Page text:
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In which I do battle with a giant purple vegetable and win - Tactical Ninja

Mar. 20th, 2012

09:11 am - In which I do battle with a giant purple vegetable and win

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I've always thought eggplants were beautiful, but been afraid of eating them. They feel weird when you squeeze them and had that aura of 'potentially a sweet mushy vegetable' about them, and I've found that offputting. I'm not a big fan of pumpkin, kumara and the like either. There's something about the texture combined with the sweetness that just doesn't work for me in what is supposed to be a savoury meal. It seemed to me that eggplant might be the same.

However, in the interest of continuing to expand my cooking horizons and because the latest box of couscous had a recipe on the back of it, I decided to overcome my eggplantphobia and have a go at cooking (and eating) one.


First, take your eggplant:


not shown actual size


The recipe called for four baby ones but this is New Zealand, we have 2 choices of eggplant at this time of year and none of them were very baby looking. There were these pink banana-looking ones that it turns out are Chinese eggplants but I'd never seen them before and figured going for your bog standard globe one might be better for a start. So I got one that looked about the size of four baby ones. Bearing in mind I have no idea what size a baby eggplant is..

The other thing I had to get was sumac, which it turns out they don't have in New World (in fact they don't know what it is and since I didn't either it was a bit hopeless). However, I have google and it turns out it's a spice and the Nut Store in Cuba St has it.

Seems eggplant can be bitter and you can reduce this and also improve the texture (read: make it more creamy* O.o) by salting it for an hour:



Chopped into slices, peeled (which they say you don't have to do but apparently the skin is tough and I hate fiddly food so I did), salted both sides and left in a colander for an hour. Meanwhile, the recipe also called for lamb back straps. I don't normally buy lamb these days because I can't equate the wiggly things I cut the wool off on Saturday being worth $16 a kilo (at about 30 kilos dressed weight) when I get $3-$7 for ministering to them. Also, supermarket lamb is often ram lamb and I can taste it. This time though I thought "Why the hell not?" And I lucked out because it was not ram.



Olive oil with sumac (also sat for an hour) painted over the meat, then sprinkled with thyme. The recipe called for coriander but EW YUCK CORIANDER BLEH BLEH BLEH and I had the thyme up my sleeve** so thyme it was. Into the oven with this pretty mess for a good grilling. Meanwhile...



Eggplant chips, after being rinsed off and getting dried on their way to the oven. Next time I'll rinse them a bit better because they were somewhat salty still when we ate them. Then some tomatoes, also sliced, went in with the eggplant on top of the lamb after it was turned over. And since this was a couscous recipe, there was also some couscous. Ten minutes and a sprinking of thyme (a short thyme?) later, voila!



Foodstuffs! That we ate, and nobody died! Again! I am developing a decent record of people not dying after I cook for them. I would love to know how chefs manage to put stuff on plates without getting splashes of stuff on the sides. Maybe they have a special stuff-putting tool?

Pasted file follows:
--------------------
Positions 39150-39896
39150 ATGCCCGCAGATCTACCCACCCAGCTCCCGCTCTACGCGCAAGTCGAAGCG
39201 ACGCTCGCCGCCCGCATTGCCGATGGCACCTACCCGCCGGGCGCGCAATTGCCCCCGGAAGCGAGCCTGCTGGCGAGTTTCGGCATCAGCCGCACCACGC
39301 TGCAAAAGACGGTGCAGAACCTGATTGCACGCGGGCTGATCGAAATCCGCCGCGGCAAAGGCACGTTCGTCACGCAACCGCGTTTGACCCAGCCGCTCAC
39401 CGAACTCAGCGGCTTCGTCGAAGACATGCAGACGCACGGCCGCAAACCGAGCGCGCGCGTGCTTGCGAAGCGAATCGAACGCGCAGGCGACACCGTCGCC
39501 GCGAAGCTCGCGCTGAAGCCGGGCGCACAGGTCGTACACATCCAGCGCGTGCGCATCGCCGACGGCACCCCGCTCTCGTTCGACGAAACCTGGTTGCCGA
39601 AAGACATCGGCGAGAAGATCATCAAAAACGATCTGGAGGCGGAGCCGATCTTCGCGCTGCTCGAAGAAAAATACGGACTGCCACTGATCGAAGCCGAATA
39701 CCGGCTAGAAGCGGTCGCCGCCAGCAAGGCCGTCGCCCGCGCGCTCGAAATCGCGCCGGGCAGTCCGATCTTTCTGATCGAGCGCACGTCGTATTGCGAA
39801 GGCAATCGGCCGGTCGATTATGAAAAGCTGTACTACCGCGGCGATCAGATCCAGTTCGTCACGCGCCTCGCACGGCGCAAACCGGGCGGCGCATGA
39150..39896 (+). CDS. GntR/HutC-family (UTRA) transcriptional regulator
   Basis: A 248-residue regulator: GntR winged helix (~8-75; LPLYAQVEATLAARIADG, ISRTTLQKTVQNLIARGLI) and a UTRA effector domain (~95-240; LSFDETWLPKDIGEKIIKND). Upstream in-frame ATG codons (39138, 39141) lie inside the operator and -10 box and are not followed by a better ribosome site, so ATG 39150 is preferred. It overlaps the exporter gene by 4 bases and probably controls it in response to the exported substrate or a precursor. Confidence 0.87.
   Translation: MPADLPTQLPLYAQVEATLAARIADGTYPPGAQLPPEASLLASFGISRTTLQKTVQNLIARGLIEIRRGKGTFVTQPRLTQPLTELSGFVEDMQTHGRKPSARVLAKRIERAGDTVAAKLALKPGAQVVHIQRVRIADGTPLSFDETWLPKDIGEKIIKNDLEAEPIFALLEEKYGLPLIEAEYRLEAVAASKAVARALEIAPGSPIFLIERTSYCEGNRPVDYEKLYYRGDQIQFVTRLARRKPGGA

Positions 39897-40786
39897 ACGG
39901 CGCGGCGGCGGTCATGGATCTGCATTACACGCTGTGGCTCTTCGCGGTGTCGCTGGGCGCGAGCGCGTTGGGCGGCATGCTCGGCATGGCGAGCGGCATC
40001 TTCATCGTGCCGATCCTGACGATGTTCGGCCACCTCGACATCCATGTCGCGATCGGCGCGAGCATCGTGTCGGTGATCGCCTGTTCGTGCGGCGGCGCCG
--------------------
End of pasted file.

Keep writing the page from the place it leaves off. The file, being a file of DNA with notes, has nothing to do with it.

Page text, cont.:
* I am mildy weirded out by the prospect of creamy vegetables.
** rimshot.gif


The verdict? I think I quite like it. The prep is a bit of a pain but I suspect with practice I'd get better at it, and in terms of vegies that lend substance and variety of flavour to a meal, I'm sold. I've been trying to cook more meals without meat, so having another tasty vegie in my repertoire is a bonus.

This is your cue to post your favourite eggplant recipe because I can't rely on the couscous packet to keep supplying me with ideas, eh?

Meanwhile, yesterday I outed myself to my lecturer. He's now aware that this isn't my first go-round with drug policy issues. I'm not sure how I feel about that (I am afraid that it changes expectations) but I kind of knew I wouldn't be able to keep quiet for long. Ah well. Best be doing well at it then eh?

Comments:

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From:dianavilliers
Date:March 19th, 2012 08:16 pm (UTC)
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From my extensive culinary experience*, I believe that chefs wipe the splashes off with a clean tea towel.

*Watching cooking reality shows on TV.
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From:tatjna
Date:March 19th, 2012 08:33 pm (UTC)
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Aww, and here was I thinking there was some fancy trick that I could learn.

However, it does mean my meals will look instantly chef-ey now!
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From:pythia
Date:March 20th, 2012 12:25 am (UTC)
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Nope, no trick. Just wipe it off. ;)
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From:rivet
Date:March 19th, 2012 08:35 pm (UTC)
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Moussaka! Either vegetarian (mushroom) or meat. Totally flavoursome, well-spiced and relatively easy cassarole that's the greek equivalent of mac n' cheese comfort food. Like lasagne, it makes sense to make a large amount.
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From:tatjna
Date:March 19th, 2012 08:42 pm (UTC)
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*NOM*

And winter is coming too!

(possibly time to crack out the crock pot)
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From:rivet
Date:March 19th, 2012 08:47 pm (UTC)